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Andy Winter BHT Blog
Tackling homelessness, creating opportunities, promoting change
Saturday 27 September 2014

Last night I spoke in a debate organised by the Brighton and Hove Fabian Society. We debated the proposition: “Is Brighton and Hove’s homeless community best served by the numerous diverse agencies working with the homelessness?” Here are a few points I made:

Are there too many homelessness charities in Brighton and Hove? And are homeless men and women best served by having so many? I think the answers are ‘yes’ to the first, ‘no’ to the second.

When BHT was set up in 1968 our founders would have been appalled to think that we would still be needed in 2014, and that our services are needed as much today as they ever have been.

There are almost three dozen organisations working with homeless men and women in the city, a far cry from those early days. On a positive note, it means that clients have wider choice, and if one of us is providing a service that is not wanted or is not effective, clients will vote with their feet. It also means that there is less chance of an individual falling through a gap in services.

I have five main concerns about the plethora of homelessness charities in the City.

The first is the matter of standards. Are all charities working to the highest possible ethical and professional standards? Frankly one or two do not. Some still choose to go it alone rather than working in partnership with the rest of us. They don’t share information and there have been occasions when ethical standards have been woefully lacking.

Secondly, and this is probably my main concern, are all organisations working to end homelessness rather than sustain people on the streets? Every time a new charity is set up, or a church starts a new project, it works at the most basic level, often helping to sustain people to stay on the streets rather than being focused on moving them away from homelessness.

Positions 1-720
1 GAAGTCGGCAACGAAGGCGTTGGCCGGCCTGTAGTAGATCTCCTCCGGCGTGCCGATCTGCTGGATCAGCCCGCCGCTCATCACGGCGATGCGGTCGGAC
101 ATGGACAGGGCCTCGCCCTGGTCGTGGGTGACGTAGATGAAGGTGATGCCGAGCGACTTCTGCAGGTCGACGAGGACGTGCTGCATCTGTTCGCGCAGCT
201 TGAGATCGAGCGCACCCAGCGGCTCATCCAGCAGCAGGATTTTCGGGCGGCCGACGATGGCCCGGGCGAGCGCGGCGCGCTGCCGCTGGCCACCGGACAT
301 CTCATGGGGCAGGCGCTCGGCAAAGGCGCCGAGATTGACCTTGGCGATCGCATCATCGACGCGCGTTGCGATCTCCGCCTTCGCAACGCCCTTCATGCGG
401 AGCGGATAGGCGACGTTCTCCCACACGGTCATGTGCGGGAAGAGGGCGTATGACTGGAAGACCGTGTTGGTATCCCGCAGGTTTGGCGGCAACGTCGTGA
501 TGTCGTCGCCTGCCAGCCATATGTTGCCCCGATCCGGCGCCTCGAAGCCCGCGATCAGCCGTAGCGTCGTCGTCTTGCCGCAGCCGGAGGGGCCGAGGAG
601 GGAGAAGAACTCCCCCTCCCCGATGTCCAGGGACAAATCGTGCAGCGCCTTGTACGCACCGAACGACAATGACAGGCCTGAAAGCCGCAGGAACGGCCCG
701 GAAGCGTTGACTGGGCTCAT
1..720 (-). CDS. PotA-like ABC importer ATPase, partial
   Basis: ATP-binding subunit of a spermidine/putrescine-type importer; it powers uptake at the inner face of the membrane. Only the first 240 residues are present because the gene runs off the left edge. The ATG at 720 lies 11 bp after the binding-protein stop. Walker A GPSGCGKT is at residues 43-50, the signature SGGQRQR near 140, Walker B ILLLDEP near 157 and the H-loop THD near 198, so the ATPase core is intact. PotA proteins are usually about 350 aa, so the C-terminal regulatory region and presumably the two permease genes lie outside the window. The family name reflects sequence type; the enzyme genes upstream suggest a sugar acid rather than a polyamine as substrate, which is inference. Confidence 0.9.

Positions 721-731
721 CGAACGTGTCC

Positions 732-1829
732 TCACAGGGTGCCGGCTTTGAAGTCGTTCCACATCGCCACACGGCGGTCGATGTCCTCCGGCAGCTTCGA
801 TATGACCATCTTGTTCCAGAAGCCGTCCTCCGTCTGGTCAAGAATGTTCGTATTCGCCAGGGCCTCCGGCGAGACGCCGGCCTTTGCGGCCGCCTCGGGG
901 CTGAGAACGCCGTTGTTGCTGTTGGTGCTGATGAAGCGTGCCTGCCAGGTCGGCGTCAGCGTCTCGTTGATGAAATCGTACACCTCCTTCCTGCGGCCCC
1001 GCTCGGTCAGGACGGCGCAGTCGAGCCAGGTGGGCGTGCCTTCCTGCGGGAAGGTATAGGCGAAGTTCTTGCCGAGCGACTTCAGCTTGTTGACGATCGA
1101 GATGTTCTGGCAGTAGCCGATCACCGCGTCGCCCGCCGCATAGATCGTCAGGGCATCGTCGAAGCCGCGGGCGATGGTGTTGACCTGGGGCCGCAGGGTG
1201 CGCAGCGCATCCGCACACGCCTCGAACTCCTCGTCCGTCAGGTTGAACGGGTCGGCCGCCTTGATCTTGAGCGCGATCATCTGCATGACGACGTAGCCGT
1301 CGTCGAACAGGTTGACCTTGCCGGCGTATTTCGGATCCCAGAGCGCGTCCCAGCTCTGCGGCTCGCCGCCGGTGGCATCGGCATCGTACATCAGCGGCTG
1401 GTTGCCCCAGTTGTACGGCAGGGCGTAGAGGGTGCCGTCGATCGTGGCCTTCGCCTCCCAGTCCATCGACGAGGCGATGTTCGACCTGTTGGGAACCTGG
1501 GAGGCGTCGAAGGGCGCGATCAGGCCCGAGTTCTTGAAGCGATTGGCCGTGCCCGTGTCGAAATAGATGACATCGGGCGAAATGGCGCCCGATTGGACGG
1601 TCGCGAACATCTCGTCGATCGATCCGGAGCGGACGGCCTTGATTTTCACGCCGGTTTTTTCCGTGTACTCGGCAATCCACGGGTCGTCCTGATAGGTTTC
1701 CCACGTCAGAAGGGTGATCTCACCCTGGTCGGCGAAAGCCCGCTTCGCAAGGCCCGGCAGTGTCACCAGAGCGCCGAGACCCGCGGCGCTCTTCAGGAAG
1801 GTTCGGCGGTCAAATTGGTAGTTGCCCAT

We have lots of ladders for homeless people in Brighton and Hove, but too many only have the bottom rung! It’s almost as if they are saying “Let’s keep homeless people in their place so we can continue to do our good works”.

The third concern links to that last point about moving people from homelessness and into work. There is the lack of ambition by some charities and some workers, a lack of ambition for our clients.

Too many are comfortable applying a label to a homeless person, and they aren’t working to remove the label.

Because of my class background, my status, my financial security, my personal support structures, it is very unlikely that I will be the person knocking on the door needing help, but I could be. If it is me, if it is you, if it is one of our loved ones, I want someone doing more than providing me or you with a mere cup of soup and a cheese roll. I would want nothing less than them pulling out all the stops to get us as far away from the streets as possible, and as quickly as possible.

The fourth concern relates to the cost of running all these charities. Each will have its own overheads, its separate premises, its senior staff. Through a rationalisation of the sector, savings could be made and the cuts we are all experiencing could be mitigated meaning that reductions in front line delivery could be avoided.

My final concern relates to complacency. Too many charities have too much invested in homelessness as an industry. Being inspired to help the poor, the needy, the homeless is one thing, but I have to ask “where is the righteous anger that in this day and age, in the seventh richest country in the world, in one its wealthiest cities, we have 130 men and women sleeping on the streets, and an ever increasing numbers turning to food banks to sustain themselves?”

The Latin American priest, Dom Helder Camara, once said: “When I feed the hungry they call me a saint. When I ask why they are hungry, they call me a communist”. As a representative of a charity I can’t be party political, but I can and will ask why are they hungry, why are they homeless. I will speak out when I think policy is failing, and I will praise when praise is due, in equal measure, without fear or favour.

My ambition is to see the end of homelessness services, because we, as a civilized, decent, compassionate society, has put an end to homelessness, once and for all.

Sadly, I don’t think I will see that in my lifetime.

→ ABOUT ANDY WINTER: I have worked for Brighton Housing Trust since 1985. Since 2003 I have been the chief executive of BHT. I tweet at @AndyWinterBHT and rather surprisingly, I am a Fellow of the Royal Society of Arts. Disclaimer: The views expressed in this blog are my own and should not be assumed to be the formal policy of BHT. andywinterbht.wordpress.com